News you can relate to

Some stories that caught our eye this week:

Social justice non-profits are feeling dread and despair about the next four years, so Nonprofit With Balls has written The Nonprofit Serenity Prayer to use when we need to calm ourselves down and carry on.

Here’s an amazing call for people with white privilege to embrace their fragility instead of becoming defensive in the face of critique: “I hear the argument that this kind of targeting doesn’t ‘make the tent larger’ because it alienates white women who would potentially be allies. I say that making the tent larger is more readily and fully achieved by making equal space for women of color and the issues that disproportionately affect them — not pandering to the white fragility of so-called ‘allies.’ ”

We are big fans of Roxane Gay, and we broke out in big smiles when we heard that she is pulling her next book from Simon & Schuster in response to their intention to publish white nationalist and hate-monger Milo Yiannopoulos.

News you can relate to

Some stories that caught our eye this week:

I had a miscarriage. Fetal burial rules would only amplify my grief. “My son would be turning 20 this month. He was due on December 15, 1996. But in June of 1996, when I was entering the second week of my second trimester, I had a miscarriage — in medical terms, a spontaneous abortion — while preparing to deliver a paper at a prestigious women’s history conference a thousand miles from home.”

The Progress and Pitfalls of Television’s Treatment of Rape “Sexual assault is a human experience. It happens to men, children, elderly women, and it’s all traumatic. So why do screenwriters almost exclusively reserve rape for sexually attractive young women on screen?”

How white supremacist hatred drives acts of violence against powerful women “In the U.S., girls and women are twice as likely to die in school shootings as boys or men. During the past 30 years, 97 percent of the school shooters in the U.S. have been male, with 79 percent of them white. That the media has failed to attach relevance to these clear facts is “identity politics” that few people even notice.”

Flying While Fat presents the voices of fat passengers as they talk about the hatred and stress they encounter upon boarding.

Whose reality?

I was 20 years old the year the O.J. Simpson trial made “gavel to gavel coverage” a new genre of television. I don’t remember where I was when the verdict was announced. The moments that left an impression on me were less dramatic. Certain conversations during that year were bursts of consciousness for me, as a young white person doing work against domestic violence.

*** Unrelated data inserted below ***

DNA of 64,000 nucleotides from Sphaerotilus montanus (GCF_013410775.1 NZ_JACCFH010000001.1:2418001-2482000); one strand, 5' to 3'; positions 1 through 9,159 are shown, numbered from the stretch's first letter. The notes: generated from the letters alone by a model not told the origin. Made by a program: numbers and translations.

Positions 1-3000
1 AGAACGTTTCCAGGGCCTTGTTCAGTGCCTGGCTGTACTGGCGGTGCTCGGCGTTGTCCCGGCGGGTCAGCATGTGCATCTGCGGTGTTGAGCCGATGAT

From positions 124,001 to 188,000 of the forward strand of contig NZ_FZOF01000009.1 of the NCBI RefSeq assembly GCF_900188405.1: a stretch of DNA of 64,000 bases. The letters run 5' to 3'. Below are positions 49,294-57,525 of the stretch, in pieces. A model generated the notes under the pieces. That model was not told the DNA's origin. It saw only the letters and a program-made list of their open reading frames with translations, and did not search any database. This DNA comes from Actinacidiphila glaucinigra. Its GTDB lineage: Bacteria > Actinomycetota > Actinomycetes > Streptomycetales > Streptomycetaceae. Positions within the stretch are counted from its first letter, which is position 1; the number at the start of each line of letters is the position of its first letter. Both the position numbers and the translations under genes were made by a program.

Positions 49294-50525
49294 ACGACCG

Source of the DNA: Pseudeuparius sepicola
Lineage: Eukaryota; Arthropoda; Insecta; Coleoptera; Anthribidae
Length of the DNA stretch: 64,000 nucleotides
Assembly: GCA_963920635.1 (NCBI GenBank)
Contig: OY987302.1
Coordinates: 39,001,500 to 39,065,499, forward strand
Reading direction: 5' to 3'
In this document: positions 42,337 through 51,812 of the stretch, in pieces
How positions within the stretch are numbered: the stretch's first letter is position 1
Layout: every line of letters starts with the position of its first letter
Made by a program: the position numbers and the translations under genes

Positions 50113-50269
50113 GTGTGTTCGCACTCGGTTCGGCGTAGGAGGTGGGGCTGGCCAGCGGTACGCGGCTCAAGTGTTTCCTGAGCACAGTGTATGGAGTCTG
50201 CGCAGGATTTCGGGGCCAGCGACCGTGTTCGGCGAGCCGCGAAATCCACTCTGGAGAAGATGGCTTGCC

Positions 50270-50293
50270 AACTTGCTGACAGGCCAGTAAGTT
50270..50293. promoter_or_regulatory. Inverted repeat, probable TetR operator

It was obvious to me that O.J. had committed the murders. The story of jealousy, control, rage, fear was very familiar and utterly plausible. It wasn’t something I found even a little bit hard to believe.

The fact that so many people believed O.J. was innocent didn’t surprise me. I was used to massive denial of violence against women. Victim blaming was nothing new. Ditto valuing fame and football over women’s lives.

But one thing did give me pause: As far as I could tell, only other white people saw it my way. In a poll after the trial, 73% of white Americans said they thought O.J. was guilty. 71% of African Americans said not guilty. The split became a cliché about racial polarization in America. For me, it was a clue that my perspective was limited by my experience as a white person in a deeply racist society.

face-vase-illusion

In the feminist, collectively-organized shelter where I worked, it was a given that dismantling structural racism was inseparable from our work to end domestic violence. But this was the first time that the awareness I had developed in learning to be an ally against racism bumped up against my own experience of gender oppression. The thing I knew for sure – about the insidious reality of men’s violence against women, propped up by cultural permission and silence – was in conflict with another truth. That the criminal justice system is thoroughly poisoned by racism. That the deck is stacked from policing to prosecution to prison and that dehumanization and disenfranchisement of African American people are more reliable outcomes than safety or justice.

(Of course, these truths aren’t contradictory at all. But back then I didn’t have the skills to form a coherent picture. The media coverage at the time was not much help. On TV, in the polls, even among friends, the question of guilty or not guilty felt like a divisive referendum on which deserved attention: racism or sexism.)

A light bulb went off when I realized: I don’t have to privilege my reality as the reality.

I didn’t change my mind on the facts. I was still convinced O.J. had murdered two people. But I stopped arguing for my point of view. I stopped asserting that I knew the truth. Instead, I tried to tell the truth about the reality that was so clear to me, and at the same time, tell the truth about the reality that was harder for people like me to keep in focus.

What sticks with me after 20 years is what it feels like to shift from acknowledging something is true, to integrating that truth into how I see the rest of the world.

There is a kind of revelation that is like looking at a picture with the page folded over, then lifting the flap to see what part of the scene was hidden before. This was not like that. This was like turning the page upside down and seeing a whole other picture emerge. And then questioning whether this way is right side up after all.